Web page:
Holder has also been criticized by civil libertarians for seeking to undermine the Sixth Amendment right to counsel, and by gun-rights advocates for seeking to eviscerate Second Amendment rights recognized by the Supreme Court.

Holder was also involved in the disgraceful pardon of fugitive millionaire Marc Rich,, whose ex-wife was a major Clinton donor, and the pardons of unrepentant Puerto Rican terrorists.

I wrote earlier about how the federal hate-crimes bill backed by Obama and Congressional leaders would violate constitutional federalism safeguards, and how it would allow people found innocent in state court to be retried in federal court. Supporters of the hate-crimes bill have all sorts of rationalizations for disregarding not-guilty verdicts. Hate-crimes activist Brian Levin, who testified before Congress, claims reprosecutions are needed because local jury pools are biased. NOW Legal Defense Fund told Congress that reprosecutions are appropriate if local prosecutors had "inadequate resources" or were of "questionable effectiveness."

Given the politically-charged nature of many hate-crimes trials, Kimberly Potter of New York University was probably right when she told Congress back in 1998 that if the federal hate crimes bill is enacted, "the acquittal of [hate-crimes] defendants in state court will frequently trigger demands for federal prosecution."

The defendants in the Duke lacrosse case, charged with an interracial rape, were vindicated by DNA evidence. But their detractors, such as former John Edwards staffer Amanda Marcotte (who has repeatedly smeared critics of the federal hate crimes bill as being bigots) and radical activist Alton Maddox (who was involved in the Tawana Brawley hate-crime hoax), continue to insist that they were guilty of hate crimes, and that more hate-crimes laws are needed.

For some people, it seems, hate crimes are so terrible that not even innocence should be a defense. Such people eagerly await passage of the federal hate-crimes bill.
4.4.2009 3:42pm
BGates:
Isn't this Mr. Whelan's part in the push back against the Yoo, et al, OLC controversy

It appears to be a criticism of a Mr Eric Holder, who is the Attorney General of the United States.

For what it's worth, the EPPC appears to be a partisan conservative activist group with strong evangelical/Catholic ties.

It's worth absolutely nothing in deciding the merits of Whelan's argument, but it might be worth knowing someday for some other reason, so - thanks.

The Holder-OLC issues are something else. It is in the interest of the torture memo defenders to conflate them.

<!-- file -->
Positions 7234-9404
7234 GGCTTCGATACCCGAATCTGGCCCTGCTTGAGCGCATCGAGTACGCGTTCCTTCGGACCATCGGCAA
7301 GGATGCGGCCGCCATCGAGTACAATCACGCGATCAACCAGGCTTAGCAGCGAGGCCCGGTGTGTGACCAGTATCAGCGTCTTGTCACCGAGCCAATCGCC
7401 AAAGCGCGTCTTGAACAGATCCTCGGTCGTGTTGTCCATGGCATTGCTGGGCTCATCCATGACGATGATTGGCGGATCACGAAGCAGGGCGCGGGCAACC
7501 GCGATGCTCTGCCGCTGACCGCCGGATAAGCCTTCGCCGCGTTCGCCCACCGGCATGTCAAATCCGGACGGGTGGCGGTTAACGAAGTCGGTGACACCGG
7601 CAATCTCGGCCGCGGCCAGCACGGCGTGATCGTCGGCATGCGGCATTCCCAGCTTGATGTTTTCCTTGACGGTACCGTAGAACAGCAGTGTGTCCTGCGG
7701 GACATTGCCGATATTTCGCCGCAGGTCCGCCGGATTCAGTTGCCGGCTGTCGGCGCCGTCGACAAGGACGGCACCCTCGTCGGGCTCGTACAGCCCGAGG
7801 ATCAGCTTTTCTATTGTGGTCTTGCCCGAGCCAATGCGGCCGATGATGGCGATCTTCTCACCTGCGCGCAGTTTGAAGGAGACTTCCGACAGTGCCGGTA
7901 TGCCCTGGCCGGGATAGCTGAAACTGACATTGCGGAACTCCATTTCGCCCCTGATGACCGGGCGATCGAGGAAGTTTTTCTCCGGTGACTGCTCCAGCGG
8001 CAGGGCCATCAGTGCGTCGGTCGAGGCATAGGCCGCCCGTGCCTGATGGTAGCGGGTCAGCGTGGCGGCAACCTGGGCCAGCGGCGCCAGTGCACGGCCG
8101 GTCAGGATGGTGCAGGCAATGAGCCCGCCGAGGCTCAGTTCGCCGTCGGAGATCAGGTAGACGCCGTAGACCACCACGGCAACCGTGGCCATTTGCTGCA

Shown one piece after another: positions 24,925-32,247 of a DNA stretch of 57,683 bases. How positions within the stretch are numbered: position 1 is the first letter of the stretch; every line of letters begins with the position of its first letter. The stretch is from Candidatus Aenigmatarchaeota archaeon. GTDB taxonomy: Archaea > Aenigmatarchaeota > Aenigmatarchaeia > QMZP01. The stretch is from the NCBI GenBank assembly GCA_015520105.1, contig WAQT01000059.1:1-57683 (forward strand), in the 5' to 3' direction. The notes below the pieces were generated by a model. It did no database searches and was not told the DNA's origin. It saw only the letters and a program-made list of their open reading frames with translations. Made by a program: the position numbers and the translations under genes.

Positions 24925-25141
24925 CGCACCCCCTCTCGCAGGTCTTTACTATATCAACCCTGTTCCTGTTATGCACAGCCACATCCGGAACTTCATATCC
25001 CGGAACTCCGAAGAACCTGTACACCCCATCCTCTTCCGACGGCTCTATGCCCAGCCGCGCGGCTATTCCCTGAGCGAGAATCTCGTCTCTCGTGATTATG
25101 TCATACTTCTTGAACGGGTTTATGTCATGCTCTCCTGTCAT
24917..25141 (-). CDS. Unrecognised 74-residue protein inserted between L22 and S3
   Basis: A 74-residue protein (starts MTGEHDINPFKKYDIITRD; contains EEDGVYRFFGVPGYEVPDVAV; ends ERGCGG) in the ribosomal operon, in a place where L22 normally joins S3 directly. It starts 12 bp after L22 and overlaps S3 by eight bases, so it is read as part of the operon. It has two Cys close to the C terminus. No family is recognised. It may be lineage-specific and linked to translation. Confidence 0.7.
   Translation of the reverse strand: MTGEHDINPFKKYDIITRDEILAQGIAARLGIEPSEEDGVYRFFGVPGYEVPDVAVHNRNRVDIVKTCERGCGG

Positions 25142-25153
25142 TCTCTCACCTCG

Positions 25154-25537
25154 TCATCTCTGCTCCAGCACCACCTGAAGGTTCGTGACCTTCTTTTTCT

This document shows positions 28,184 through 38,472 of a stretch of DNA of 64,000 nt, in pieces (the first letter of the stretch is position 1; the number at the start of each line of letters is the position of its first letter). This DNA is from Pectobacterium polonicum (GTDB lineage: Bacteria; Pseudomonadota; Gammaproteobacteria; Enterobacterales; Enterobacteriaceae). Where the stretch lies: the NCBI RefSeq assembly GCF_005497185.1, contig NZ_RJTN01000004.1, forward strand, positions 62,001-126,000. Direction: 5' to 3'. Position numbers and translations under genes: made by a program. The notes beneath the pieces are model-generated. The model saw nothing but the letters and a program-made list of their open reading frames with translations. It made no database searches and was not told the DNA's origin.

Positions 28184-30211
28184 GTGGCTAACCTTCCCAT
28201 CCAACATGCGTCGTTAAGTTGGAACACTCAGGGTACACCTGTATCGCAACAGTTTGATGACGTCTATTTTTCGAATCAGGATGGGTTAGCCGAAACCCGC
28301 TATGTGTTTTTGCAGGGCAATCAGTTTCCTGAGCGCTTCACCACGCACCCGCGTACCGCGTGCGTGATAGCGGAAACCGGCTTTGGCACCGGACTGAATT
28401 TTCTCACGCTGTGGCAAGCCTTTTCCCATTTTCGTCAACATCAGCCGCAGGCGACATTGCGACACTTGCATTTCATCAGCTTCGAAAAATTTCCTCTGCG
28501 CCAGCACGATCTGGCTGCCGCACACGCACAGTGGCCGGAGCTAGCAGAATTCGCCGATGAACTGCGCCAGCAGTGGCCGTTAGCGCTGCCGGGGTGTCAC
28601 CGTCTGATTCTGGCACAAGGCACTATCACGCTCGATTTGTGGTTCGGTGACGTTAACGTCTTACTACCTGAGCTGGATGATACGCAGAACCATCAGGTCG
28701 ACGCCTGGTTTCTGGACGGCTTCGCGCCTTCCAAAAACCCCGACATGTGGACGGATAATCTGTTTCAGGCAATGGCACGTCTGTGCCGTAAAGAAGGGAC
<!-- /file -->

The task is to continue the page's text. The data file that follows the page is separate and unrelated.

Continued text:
I appreciate your candor regarding your conflation of these issues by repeatedly bringing up Gonzalez and Yoo during a discussion of Holder.
4.4.2009 3:55pm
Hans Bader (mail) (www):
Eric Holder's zealous backing of the unconstitutional "D.C. voting rights" bill contrasts sharply with his disinterest in protecting the federal voting rights of members of the U.S. military.

The outcome of a special Congressional election in New York's 20th Congressional District will likely turn on the illegal exclusion of up to 1,000 overseas military ballots, which otherwise would have tipped the race in favor of James Tedisco (R). Tedisco and Scott Murphy (D) are in a dead heat, with 77,225 votes each.

Democrats on the state elections board blocked GOP attempts to allow overseas military voting in the special election. Overseas ballots take weeks to reach voters and be returned unless special measures are taken to speed things up. But the elections officials refused to do anything to speed things up, or mail the ballots out early enough. The result is that perhaps 90 percent of the ballots will be tossed in the trash without ever being counted. (Military ballots are cast mostly for Republican candidates).

The exclusion of these ballots violates a federal law known as UOCAVA, but Holder's Justice Department filed only a "Potemkin Village" lawsuit in response, seeking a brief, cosmetic extension of time for returning the ballots -- an extension that will result in only a handful of the wrongfully-excluded military ballots being counted. The Justice Department could easily have sought and obtained broader, more meaningful relief, as it did on several occasions during the Bush Administration. But it didn't want to, for partisan political reasons.

So much for Obama's campaign promise to defend "the right of every American to vote." (Obama's Justice Department is also not interested in protecting the voting rights of white people denied the right to vote by black political bosses in predominantly-black counties).

This is just one facet of the continuing politicization of the Justice Department, which is now blessing unconstitutional bills that even liberal legal scholars admit violate the plain language of the Constitution.